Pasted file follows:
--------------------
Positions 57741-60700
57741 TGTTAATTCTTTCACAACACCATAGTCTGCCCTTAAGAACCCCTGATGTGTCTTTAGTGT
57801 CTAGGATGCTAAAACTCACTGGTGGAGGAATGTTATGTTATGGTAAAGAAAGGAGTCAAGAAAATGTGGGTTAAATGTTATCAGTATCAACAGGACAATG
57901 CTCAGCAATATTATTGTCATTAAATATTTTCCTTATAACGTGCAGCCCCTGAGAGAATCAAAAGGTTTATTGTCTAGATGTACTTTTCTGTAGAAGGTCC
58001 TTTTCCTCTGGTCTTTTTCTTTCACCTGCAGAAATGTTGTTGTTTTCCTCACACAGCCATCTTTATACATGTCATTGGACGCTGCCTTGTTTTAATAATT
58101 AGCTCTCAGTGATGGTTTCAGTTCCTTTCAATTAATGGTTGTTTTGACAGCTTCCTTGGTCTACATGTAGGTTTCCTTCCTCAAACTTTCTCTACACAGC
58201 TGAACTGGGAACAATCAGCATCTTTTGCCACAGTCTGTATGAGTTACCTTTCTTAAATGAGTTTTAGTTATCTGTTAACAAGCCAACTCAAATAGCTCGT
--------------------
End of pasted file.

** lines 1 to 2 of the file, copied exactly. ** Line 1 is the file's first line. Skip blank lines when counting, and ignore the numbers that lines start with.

Positions 57741-60700
57741 TGTTAATTCTTTCACAACACCATAGTCTGCCCTTAAGAACCCCTGATGTGTCTTTAGTGT